She says, Don't settle.
He says, Don't go a changing.
A waiter carries a large tray of heavy glasses, full. There is a loose seam in the green indoor/outdoor carpet and the waiter knows about the fray, always avoids it. Until now, he is going too fast, thinking about too many things and he forgets.
She sits leaned forward with her elbows on the table. She takes a sip of wine.
He leans back in his chair, places his right ankle over his left knee. His hands are clasped at his waist.
The tip of that waiter's shoe catches that seam in that carpet at exactly that right angle and speed. The initial impact happens in the soul, when he figures it out, when all he is hitting is air on the outside. But on the inside there is an impact. This is the worst he gets hurt.
You are a scoundrel, ya know, like a question but not really. She can't help but smile. That's at least part of the problem.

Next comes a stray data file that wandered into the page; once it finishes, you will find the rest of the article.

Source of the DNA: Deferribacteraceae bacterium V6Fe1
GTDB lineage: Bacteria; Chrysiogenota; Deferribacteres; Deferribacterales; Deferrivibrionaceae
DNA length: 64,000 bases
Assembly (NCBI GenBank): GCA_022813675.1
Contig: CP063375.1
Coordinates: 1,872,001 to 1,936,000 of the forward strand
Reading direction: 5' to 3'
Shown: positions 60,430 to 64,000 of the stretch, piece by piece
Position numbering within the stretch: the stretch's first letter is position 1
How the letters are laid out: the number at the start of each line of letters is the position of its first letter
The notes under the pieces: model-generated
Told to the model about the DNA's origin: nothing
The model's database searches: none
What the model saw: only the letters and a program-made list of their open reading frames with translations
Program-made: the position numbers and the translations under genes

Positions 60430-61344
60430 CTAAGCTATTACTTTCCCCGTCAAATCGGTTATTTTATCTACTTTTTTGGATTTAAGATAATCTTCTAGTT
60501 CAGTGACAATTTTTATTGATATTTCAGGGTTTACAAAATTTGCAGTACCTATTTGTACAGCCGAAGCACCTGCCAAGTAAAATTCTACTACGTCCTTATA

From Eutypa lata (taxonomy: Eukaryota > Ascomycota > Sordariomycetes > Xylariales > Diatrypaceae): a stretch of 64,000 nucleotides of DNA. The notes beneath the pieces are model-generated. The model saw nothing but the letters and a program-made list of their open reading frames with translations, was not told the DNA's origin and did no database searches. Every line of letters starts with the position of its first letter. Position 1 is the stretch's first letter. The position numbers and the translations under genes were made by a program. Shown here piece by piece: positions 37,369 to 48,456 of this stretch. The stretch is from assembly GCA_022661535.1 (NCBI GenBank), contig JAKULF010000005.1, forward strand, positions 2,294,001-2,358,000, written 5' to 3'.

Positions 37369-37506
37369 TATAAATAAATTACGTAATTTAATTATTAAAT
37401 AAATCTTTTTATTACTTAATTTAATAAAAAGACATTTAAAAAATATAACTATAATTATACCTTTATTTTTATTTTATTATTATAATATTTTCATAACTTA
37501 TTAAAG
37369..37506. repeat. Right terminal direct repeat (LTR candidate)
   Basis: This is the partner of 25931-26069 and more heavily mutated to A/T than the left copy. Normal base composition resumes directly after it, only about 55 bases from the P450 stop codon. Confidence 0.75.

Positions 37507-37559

He looks out over the park finding someone better to look at.
She looks him over as if he is a specimen of a wild animal seen on some wild show when she was younger.
The glasses fall first, but leap even before then. The liquids contained within each climb the sides, push up and dance in the air before spreading and falling. Remember the waiter, he's just feeling the soul hurt right now.
It's the last time they ever sit together on the patio of a diner on a street across from a park.
It was embarrassing for Billy, the waiter. No physical damage. He got yelled at, left that job six months later and went on to a better job and a girlfriend and a cool flat closer to the water. 'Cause everyone deserves at least one happy ending.
Grateful for all those beautiful fairy tales I heard as a child.